5. Uh-oh. Looks like there was a lot more going on behind the scenes than we thought in regards to the SuperBot layoffs. According to SCEA themselves, they have indeed cut ties with the PlayStation All-Star Battle Royal development studio: "Sony Computer Entertainment can confirm that the working agreement with developer SuperBot Entertainment has amicably ended. ... We have had a positive working relationship with this talented studio, and wish them the best of success in their next endeavor." SCEA also mentions that SCE Santa Monica Studio will be in charge of all future DLC releases. SuperBot director's of operations, David Yang, is optimistic about the end of their working relationship with Sony, however: "... the relationship with SCEA has ended on good terms. ... SuperBot Entertainment will continue working on projects that reflect our passion for games. ... We are very excited about beginning the next chapter of our future and invite all of our fans and supporters to follow our journey." Yang comments on the SuperBot layoffs and how much of the studio will remain, as well: "We don't have a reduction plan as of yet, however it is unlikely we can continue with our current work force for an extended period of time. We are still working things out and hope to continue on with as many of us as possible." Let's wish all the best to SuperBot, and hope we see plenty of great games from them in the future!
  6. Jason Clement

    Superbot Affected By Layoffs

    Playstation All-Stars Battle Royale was one of the PS3's biggest first-party titles to release last year, but despite that, developer Superbot has unfortunately been hit with layoffs as we speak. IGN received word from a Sony spokesperson who commented on the news saying: “SCEA can confirm that SuperBot Entertainment did make a reduction in their workforce today. The studio and SCEA remain committed to supporting PlayStation All-Stars Battle Royale post launch, including developing the title“s forthcoming DLC releases in the coming months. The first character pack (including Kat from Gravity Rush and Emmett Graves from Starhawk) will be available for download on February 12 and will be free for the first two weeks. We“ll be sharing news of additional upcoming content soon.” The reduction in the developer's workforce doesn't bode well for the company's long-term future, as past examples of other developers have shown that this usually means that the team was not able to land another big project for everyone to work on. However, the extent of the reduction of Superbot's workforce is unknown, so it's difficult to speculate. And given the fact that All-Stars Battle Royale was not the sales smash that SCEA was hoping for, one has to wonder how much more DLC Superbot will be contracted to put out beyond the upcoming Kat and Emmett DLC on February 12th. Beyond that, what happens with the developer is anyone's guess, but hopefully Sony will give them another a chance to work on a big title before deciding on their ultimate fate. Game Podunk wishes the best to those that were affected by the layoffs at Superbot and hopes for a speedy recovery for them soon. Source: IGN
  7. Leah

    Review: Tokyo Jungle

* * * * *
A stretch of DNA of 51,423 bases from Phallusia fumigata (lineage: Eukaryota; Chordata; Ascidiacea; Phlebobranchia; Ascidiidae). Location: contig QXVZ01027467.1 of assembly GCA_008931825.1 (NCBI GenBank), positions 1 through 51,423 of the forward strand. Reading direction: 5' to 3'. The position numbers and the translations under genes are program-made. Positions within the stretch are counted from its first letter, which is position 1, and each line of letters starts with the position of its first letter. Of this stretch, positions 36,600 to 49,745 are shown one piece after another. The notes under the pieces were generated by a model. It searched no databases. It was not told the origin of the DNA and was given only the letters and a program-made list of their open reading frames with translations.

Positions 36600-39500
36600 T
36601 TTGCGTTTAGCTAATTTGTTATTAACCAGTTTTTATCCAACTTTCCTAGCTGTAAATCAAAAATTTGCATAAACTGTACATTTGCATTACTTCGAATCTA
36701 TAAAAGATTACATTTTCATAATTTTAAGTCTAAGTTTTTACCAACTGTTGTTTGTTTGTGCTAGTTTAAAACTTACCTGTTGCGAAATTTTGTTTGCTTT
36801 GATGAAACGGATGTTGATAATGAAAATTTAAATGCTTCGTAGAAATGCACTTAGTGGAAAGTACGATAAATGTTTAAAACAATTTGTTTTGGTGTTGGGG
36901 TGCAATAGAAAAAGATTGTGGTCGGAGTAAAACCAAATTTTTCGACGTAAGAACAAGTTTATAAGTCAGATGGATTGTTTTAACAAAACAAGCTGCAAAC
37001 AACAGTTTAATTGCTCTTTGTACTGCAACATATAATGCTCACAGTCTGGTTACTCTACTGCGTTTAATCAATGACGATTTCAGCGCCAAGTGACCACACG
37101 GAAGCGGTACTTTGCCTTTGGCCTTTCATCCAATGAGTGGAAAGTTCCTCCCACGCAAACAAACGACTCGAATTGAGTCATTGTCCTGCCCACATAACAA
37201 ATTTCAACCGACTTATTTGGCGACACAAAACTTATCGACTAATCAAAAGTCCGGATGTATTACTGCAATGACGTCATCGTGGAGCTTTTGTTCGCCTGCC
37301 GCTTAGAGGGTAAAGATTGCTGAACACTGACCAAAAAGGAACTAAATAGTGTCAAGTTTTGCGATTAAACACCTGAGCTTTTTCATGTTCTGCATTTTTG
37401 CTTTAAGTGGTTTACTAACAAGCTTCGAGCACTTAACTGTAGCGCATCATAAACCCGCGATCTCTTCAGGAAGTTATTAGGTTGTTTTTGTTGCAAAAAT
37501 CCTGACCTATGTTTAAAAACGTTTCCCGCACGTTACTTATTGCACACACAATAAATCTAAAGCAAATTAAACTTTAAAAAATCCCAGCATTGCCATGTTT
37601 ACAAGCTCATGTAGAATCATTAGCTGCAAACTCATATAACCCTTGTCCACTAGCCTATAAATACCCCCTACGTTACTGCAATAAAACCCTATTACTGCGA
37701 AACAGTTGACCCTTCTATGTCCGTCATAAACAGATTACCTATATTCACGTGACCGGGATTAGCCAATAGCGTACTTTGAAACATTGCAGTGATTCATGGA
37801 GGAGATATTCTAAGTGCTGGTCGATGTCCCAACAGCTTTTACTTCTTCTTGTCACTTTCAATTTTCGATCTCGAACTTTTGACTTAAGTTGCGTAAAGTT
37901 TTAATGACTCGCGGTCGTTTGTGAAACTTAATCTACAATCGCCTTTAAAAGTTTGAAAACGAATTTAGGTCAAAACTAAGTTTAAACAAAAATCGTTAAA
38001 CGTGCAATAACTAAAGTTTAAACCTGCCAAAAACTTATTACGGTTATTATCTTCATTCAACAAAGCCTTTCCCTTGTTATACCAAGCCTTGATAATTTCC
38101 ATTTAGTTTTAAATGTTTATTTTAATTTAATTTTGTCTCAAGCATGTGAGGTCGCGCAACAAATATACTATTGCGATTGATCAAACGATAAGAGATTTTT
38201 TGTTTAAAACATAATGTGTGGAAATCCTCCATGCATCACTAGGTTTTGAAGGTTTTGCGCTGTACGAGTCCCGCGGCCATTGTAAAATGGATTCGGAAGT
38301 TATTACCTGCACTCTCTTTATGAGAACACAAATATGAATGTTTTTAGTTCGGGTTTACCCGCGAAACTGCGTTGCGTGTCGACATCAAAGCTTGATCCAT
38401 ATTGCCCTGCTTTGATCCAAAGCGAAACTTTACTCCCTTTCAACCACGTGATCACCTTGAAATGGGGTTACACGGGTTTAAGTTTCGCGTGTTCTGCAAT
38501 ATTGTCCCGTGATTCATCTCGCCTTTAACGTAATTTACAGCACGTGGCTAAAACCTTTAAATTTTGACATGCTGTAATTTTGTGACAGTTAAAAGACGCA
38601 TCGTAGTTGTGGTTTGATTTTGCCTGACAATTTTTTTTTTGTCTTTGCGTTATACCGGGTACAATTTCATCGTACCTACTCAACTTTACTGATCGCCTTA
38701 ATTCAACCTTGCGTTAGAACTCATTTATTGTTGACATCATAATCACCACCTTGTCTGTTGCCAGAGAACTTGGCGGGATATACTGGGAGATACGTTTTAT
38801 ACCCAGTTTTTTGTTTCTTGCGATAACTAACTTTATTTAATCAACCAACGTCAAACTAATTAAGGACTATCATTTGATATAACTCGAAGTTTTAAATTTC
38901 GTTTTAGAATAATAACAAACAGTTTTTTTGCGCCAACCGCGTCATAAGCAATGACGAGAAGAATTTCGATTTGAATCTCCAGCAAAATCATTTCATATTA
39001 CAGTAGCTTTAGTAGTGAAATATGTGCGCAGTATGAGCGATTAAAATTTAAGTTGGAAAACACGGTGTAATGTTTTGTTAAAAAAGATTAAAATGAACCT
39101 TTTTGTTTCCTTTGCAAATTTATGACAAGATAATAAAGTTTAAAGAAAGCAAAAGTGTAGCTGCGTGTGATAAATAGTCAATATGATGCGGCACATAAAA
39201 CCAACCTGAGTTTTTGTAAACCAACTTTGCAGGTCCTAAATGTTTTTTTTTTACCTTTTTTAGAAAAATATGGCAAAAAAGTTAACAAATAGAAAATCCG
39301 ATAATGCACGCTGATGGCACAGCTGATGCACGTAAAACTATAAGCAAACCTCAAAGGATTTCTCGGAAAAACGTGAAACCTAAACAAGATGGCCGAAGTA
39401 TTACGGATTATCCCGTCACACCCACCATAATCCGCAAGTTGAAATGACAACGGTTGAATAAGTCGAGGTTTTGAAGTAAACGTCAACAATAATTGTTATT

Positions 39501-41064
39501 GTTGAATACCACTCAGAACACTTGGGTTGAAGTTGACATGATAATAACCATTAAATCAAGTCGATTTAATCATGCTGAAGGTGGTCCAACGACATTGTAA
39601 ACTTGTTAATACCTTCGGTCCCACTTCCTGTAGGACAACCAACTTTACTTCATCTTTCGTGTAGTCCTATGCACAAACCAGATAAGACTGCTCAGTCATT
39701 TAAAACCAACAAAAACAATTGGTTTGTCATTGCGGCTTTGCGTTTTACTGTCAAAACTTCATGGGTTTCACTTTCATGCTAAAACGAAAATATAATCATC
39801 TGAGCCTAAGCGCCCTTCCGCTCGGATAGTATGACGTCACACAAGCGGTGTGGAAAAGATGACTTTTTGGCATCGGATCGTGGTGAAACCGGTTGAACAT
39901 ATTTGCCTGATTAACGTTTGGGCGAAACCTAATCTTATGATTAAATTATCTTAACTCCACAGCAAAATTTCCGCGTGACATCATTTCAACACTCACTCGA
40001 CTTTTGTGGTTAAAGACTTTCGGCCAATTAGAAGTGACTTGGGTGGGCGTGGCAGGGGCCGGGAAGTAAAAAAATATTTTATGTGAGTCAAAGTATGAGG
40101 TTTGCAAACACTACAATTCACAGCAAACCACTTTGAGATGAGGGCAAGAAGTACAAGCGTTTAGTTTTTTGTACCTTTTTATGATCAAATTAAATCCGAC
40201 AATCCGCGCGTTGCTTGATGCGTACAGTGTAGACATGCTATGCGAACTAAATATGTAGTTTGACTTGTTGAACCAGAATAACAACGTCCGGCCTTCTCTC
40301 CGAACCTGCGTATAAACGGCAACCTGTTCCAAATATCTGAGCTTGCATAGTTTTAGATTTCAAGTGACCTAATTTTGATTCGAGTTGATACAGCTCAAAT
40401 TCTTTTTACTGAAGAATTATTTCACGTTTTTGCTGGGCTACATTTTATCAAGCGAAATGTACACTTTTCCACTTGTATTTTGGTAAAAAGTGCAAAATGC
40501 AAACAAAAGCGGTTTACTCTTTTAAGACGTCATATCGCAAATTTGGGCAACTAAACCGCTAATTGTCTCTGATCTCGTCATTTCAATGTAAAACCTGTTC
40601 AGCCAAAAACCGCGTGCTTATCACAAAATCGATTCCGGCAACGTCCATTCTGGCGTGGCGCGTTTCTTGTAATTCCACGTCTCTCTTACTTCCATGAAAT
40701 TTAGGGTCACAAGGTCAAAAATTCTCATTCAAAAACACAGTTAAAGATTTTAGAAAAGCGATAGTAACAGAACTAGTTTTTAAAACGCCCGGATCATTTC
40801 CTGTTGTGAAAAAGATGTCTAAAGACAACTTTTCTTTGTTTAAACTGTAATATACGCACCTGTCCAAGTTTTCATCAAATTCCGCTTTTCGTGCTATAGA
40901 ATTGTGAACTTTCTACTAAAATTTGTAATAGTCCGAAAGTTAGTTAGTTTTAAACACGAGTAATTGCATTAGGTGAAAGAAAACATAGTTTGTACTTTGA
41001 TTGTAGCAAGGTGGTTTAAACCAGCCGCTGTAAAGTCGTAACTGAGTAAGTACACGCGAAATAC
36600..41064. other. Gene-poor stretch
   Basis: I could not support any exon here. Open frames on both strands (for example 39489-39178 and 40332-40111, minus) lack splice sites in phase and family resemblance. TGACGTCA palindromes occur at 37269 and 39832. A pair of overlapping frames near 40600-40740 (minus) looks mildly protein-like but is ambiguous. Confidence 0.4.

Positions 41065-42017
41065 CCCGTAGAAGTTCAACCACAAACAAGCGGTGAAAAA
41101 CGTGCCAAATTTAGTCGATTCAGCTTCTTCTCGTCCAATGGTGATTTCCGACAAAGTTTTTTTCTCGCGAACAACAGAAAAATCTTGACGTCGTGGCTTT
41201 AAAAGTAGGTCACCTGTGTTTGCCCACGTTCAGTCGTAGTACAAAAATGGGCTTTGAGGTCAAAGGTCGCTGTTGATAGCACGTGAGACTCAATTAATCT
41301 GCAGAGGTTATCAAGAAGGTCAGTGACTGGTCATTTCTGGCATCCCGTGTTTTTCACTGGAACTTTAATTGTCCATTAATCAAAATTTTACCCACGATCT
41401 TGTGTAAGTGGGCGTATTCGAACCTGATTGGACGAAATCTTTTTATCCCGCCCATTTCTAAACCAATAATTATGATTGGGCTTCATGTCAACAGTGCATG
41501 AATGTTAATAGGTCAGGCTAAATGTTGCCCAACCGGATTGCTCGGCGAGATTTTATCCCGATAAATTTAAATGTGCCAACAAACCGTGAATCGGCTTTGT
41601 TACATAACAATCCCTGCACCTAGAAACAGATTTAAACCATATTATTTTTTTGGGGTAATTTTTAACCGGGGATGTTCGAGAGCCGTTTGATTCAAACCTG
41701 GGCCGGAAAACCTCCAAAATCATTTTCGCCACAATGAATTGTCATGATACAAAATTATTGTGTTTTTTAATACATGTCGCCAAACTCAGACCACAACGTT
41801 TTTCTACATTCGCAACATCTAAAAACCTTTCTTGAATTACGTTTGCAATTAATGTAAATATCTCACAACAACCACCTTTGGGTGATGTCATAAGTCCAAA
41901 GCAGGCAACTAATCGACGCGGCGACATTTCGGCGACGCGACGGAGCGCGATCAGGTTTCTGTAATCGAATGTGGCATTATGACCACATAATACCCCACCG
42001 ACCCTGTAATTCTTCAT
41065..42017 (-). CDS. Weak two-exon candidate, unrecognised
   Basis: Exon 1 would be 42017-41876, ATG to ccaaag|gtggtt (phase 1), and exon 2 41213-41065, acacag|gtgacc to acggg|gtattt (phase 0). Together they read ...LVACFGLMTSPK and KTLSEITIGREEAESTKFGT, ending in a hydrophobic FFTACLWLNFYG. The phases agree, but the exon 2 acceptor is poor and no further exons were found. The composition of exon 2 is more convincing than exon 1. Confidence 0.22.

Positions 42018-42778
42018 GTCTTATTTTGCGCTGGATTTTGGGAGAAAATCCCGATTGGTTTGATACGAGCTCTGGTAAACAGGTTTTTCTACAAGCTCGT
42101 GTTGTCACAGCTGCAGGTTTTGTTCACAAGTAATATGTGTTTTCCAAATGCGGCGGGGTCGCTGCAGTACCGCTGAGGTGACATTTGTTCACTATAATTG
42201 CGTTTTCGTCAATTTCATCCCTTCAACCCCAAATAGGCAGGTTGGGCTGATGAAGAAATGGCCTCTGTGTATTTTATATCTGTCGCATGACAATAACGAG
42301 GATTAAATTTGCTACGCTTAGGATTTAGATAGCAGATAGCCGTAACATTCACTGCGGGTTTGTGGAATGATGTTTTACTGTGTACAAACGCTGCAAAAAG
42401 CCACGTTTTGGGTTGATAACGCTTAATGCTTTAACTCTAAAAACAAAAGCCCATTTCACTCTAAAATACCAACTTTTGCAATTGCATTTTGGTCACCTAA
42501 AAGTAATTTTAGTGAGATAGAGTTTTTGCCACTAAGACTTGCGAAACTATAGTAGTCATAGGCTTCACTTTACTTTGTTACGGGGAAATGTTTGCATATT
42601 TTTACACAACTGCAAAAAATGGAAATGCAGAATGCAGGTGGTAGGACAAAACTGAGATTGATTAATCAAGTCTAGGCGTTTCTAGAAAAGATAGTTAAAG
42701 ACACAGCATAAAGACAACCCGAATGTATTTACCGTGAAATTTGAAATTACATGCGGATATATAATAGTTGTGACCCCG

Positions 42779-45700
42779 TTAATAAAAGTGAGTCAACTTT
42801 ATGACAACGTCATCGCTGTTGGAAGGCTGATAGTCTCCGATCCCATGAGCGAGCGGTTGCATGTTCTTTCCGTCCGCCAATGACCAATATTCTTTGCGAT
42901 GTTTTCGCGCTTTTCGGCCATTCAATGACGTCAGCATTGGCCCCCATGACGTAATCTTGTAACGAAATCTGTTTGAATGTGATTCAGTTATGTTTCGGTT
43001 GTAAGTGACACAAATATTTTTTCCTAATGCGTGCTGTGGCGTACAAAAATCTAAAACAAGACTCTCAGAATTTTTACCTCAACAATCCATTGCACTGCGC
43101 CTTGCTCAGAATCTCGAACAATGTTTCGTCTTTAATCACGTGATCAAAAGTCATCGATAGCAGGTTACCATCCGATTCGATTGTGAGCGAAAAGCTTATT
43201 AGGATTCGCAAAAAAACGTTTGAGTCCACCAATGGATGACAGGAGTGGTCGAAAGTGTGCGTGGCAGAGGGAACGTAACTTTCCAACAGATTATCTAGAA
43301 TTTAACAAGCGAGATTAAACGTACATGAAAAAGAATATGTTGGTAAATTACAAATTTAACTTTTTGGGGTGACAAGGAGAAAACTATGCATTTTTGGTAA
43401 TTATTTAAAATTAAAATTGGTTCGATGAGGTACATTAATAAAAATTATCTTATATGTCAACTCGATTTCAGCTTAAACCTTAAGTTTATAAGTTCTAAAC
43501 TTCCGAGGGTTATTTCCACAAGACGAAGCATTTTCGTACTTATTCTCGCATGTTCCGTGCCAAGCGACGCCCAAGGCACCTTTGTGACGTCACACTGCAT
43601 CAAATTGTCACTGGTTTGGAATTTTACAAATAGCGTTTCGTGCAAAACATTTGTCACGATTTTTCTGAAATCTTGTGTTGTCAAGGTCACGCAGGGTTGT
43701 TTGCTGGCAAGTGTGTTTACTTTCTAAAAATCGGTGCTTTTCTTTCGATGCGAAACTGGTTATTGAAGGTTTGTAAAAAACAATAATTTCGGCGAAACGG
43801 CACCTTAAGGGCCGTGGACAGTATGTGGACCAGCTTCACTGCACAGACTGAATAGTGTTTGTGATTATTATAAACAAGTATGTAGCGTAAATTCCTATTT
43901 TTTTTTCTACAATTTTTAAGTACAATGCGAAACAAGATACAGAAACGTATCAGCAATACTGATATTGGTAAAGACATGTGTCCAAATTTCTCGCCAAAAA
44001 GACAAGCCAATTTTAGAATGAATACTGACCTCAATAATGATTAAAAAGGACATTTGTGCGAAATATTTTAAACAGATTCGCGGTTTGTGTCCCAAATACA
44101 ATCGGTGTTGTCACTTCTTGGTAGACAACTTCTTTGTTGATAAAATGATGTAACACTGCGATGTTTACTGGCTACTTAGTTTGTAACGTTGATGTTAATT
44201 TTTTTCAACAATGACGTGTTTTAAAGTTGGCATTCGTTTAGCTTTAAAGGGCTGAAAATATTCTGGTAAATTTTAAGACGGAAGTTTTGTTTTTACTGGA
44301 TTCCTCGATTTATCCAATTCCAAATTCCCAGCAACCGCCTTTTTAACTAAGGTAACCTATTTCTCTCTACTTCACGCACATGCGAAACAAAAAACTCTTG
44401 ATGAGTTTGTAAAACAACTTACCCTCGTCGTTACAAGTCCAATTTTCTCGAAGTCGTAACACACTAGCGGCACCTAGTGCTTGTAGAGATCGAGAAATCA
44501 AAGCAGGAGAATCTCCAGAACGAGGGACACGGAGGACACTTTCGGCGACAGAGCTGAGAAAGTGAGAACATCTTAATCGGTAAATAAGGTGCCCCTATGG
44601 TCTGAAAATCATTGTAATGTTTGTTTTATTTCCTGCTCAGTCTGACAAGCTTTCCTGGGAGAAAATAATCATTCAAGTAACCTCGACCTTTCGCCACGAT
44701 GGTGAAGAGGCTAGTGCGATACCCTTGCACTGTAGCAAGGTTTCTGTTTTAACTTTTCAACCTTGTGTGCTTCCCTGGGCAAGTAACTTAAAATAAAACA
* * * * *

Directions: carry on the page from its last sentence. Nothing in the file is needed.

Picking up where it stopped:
Developer: PlayStation C.A.M.P., Crispy's, SCE Japan Studio Publisher: SCEA Platform: PSN Release Date: September 27, 2012 ESRB: T for Teen Man is gone. All that remains among the ruins of Tokyo are animals of every other species. They haven“t a care in the world about what has happened to human beings, though; the only thought they have on their minds is to survive and pass on their genes. The premise may sound incredibly simple, but there“s a lot more going on behind the scenes that makes Tokyo Jungle engrossing and addicting. Upon first starting out in Tokyo Jungle, you“re able to play as a cute, but vicious little Pomeranian or a dainty Sika deer. You“re thrown right into the action of survival mode (but not without having gone over the basics with the tutorial beforehand, of course), and your goal is to eat, mark your territory, breed, and survive as long as possible. But is that it? Quite the contrary. You also have a rather hefty amount of other animals to unlock and play as, as well as slowly figuring out the explanation for Tokyo“s current state through the game“s story mode. Survival mode is exactly what it sounds like - you travel throughout the different areas of Tokyo to eat and make babies. To keep things fresh and offer a chance to earn mega survival points (which are used to purchase new animals and clothing), there are also randomized challenges to partake in. These challenges include some things as simple as making your way to a specific area or performing a number of clean/stealth kills. Challenges that unlock animals specifically ask for killing an animal boss or claiming the territory of that animal. And in order to progress through Tokyo Jungle“s story mode, you“ll need to collect the scattered archives in survival mode. However, Mother Nature isn“t going to be holding back any of her punches here. As a beginner, you“ll probably die within the first ten years – most likely from something like a wolf or toxicity. The difficulty may turn a lot of people off of continuing with Tokyo Jungle. Who could blame them? The toxicity factor is ruthlessly unfair, with seemingly every area always polluted and all food sources you come across having become tainted. Many times, you“ll be up against hordes of lions or other terrifying foes (and I mean hordes). With absolutely no way to go against them all, your deer will be running for dear life, which means missing out on nice food opportunities and marking territories. That“s just the beginning of how cruel Tokyo Jungle can be. But if you find the game enjoyable, you“ll learn to deal with all of that and learn to combat it. It can be excruciatingly tough at first, but I promise you“ll learn the ropes of the game. Mastering stealth and combat, planning out your routes and how you“ll tackle challenges, and memorizing shortcuts and water locations will get you to 100+ years in no time. It“s at this point that the difficulty becomes sickeningly satisfying. However, after 100 years, Tokyo Jungle really does want you to just die already. If you“re playing as a carnivore, all your food sources have been replaced by a powerful foe (I won“t spoil what it is for you!) that cannot be eaten. And like the lion packs, there are tons of these guys. Unless you go underground (and that“s impossible for some large creatures like the elephant), you“re guaranteed to be running away from them all the time. Herbivores encounter the same trouble from said enemy, so they're unable to graze often even if there are plants available. How unfortunate that our fun has to end at a measly 100-something years, in any case. With 40 animals to play as, plus 12 DLC animals, you“ll spend countless hours in survival mode with a different experience in each playthrough. Each animal really does feel unique, and not just a reskin of some sort (for example, the Thoroughbred versus the zebra). And even though you can get different colors for cats, lions, and so on, the stats between those can also have slight differences. Nonetheless, it“s an exhilarating feeling to progress up the food chain as you unlock more and more animals (for the most part, each animal unlocks one new animal – like a chain). Getting to finally unlock the grizzly bear and mauling everything in sight is simply awesome. It makes you wish that the selection of animals was even larger (and had included some of my favorite animals, such as the Fennec fox and red panda)! The clothing and equipment you“re able to dress your animal up in only adds to that. There“s a bunch of different clothing items to collect, such as a cute school girl uniform set and a tough guard dog set. These aren“t just for appearance, either – they also provide precious stat bonuses to your creature. There are even items with special effects that can help you out immensely. Clothing such as the trash bag will eliminate the poisoning your animal receives when eating tainted food and water. Although these special clothing items are rare and difficult to get, it“s worth the effort when it comes to surviving in Tokyo Jungle. Survival mode is immense fun—the most fun I“ve had in ages, in fact. But what about story mode? Does it offer comparable entertainment? Not really (the stealth sections can be quite annoying), but it“s worth going through just to find out why Tokyo is in its current state and why all the humans are gone. Not only that, but you get a deeper look into the lives of the animals – such as the territorial war between the Tosa dogs and the beagles. And when you finally do get to the last story episode and succeed in attaining the true ending, what occurs is quite touching and bittersweet. The story mode definitely could have used some fine-tuning, but it“s an admirable piece of work for the type of game Tokyo Jungle is. Tokyo Jungle is a must-buy for anybody even slightly interested in its premise. Playing as an animal in a video game is always great fun, especially with how much we“re used to playing as bald space marines and macho tough guys lately. Moreover, Tokyo Jungle provides a surprisingly large and diverse selection of creatures that are all exciting to control and make that very concept even better. With how expansive, random, and amusing the game“s survival mode can be, Tokyo Jungle will provide you with hours upon hours of game time and comical (or dramatic!) stories to tell. In fact, it“s taken me at least a week of heavy playing to unlock almost everything and achieve all of the trophies. It“s a dog-eat-dog world out there, and Tokyo Jungle is one of those unique little gems that you should definitely play before you die. Pros: + A whopping 40 animals to play as (with 12 DLC animals set to release) that offer different play-styles and experiences + Survival mode is addicting and randomized enough to have you playing over and over again + Large amount of clothing that not only makes your animal adorable or menacing in appearance, but useful in regards to stats or special effects Cons: - Game can be mercilessly unfair and feel artificially difficult with factors such as toxicity - Story mode could use some refinement and its stealth sections are especially annoying Overall Score: 9 (out of 10) Fantastic Tokyo Jungle is just as brilliant as it looks. You“ll spend countless hours as a variety of different animals either eating or being eaten. And though it“s challenging, it can be addicting and satisfying.